Disadvantaged students are three times more likely to be in the 23 per cent of University students who are estimated to live at home compared to their wealthier peers, according to a new report.
The Sutton Trust has investigated mobility for students across the UK, providing insight into the reality for thousands of students across the country who commute to university campuses.
While the concept of student living in halls is considered to be a quintessential aspect of university life to some, the reality of the Trust’s findings provide a considerably-different picture, finding that over a fifth (23 per cent) of students aged 21 or under live at home, with that figure 12 per cent higher for those in Scotland.
Predictably, economic concerns appear to be the primary motivation behind the decision to live at home while studying, with over half of UK students enrolled at universities less than 55 miles from their homes.
This appears to confirm the worrying possibility of a “postcode lottery” with regards to access to Higher Education, with young people restricted in their choices of institution based on their home address.
Students in the South of England were found to be much more likely to move considerable distance than fellow students in Northern areas, with the North East of England identified as the peak region for students living at home.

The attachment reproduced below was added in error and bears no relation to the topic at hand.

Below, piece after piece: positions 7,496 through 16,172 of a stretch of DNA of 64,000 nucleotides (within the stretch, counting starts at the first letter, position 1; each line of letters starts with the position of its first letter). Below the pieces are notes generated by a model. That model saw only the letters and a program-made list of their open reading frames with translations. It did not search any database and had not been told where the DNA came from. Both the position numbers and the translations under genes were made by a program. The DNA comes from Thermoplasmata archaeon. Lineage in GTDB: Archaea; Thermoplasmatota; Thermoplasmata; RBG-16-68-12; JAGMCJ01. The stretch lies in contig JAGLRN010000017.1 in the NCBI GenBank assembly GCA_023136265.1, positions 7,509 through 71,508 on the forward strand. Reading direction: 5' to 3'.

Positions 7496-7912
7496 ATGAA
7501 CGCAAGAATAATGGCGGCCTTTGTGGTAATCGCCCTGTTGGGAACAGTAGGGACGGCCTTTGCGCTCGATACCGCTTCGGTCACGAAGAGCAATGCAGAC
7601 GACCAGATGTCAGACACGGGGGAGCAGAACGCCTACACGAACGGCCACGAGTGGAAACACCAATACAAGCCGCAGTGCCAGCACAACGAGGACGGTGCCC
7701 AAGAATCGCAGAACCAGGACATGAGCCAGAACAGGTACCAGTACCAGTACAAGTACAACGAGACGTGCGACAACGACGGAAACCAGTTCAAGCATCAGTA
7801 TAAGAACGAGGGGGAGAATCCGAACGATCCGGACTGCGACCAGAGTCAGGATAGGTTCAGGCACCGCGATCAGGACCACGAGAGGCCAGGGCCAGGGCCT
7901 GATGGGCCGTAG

Findings revealed that students from recognisably-disadvantaged backgrounds were three times as likely to be forced into commuting to university, with a difference relating to educational backgrounds was also noted, with state school students found to be increasingly likely to attend a university within close proximity to home.
The report highlighted a link between student mobility and ethnic factors, with British Pakistani and Bangladeshi students reported to be over six times as likely to live at home than their White counterparts.
Sutton Trust Chairman Peter Lampl was insistent upon the effect of increased tuition fees on a such a phenomenon, noting that the tendency of disadvantaged students to live at home, “has become more pronounced since the introduction of tuition fees of £9,000 per year in 2012”, meaning that “for students living at home access to the most selective universities is limited”.
Lampl led the list of recommendations offered by the report, by suggesting that selective institutions should reserve a select number of places for students from local low and moderate-income backgrounds — although some have questioned how this will aid the mobility of disadvantaged students to travel to institutions nationwide.
The Trust also suggested the revision of university timetables to accommodate students travelling to lectures from home, and further argued for increased awareness of the restrictions on certain students to study away from home, due to cultural reasons.
Furthermore, the Review of Post-18 Education has been advised to consider the possibility of reforming the current student finance model, with the possibility of re-introducing previously-popular policies, such as means-tested fees and maintenance grants.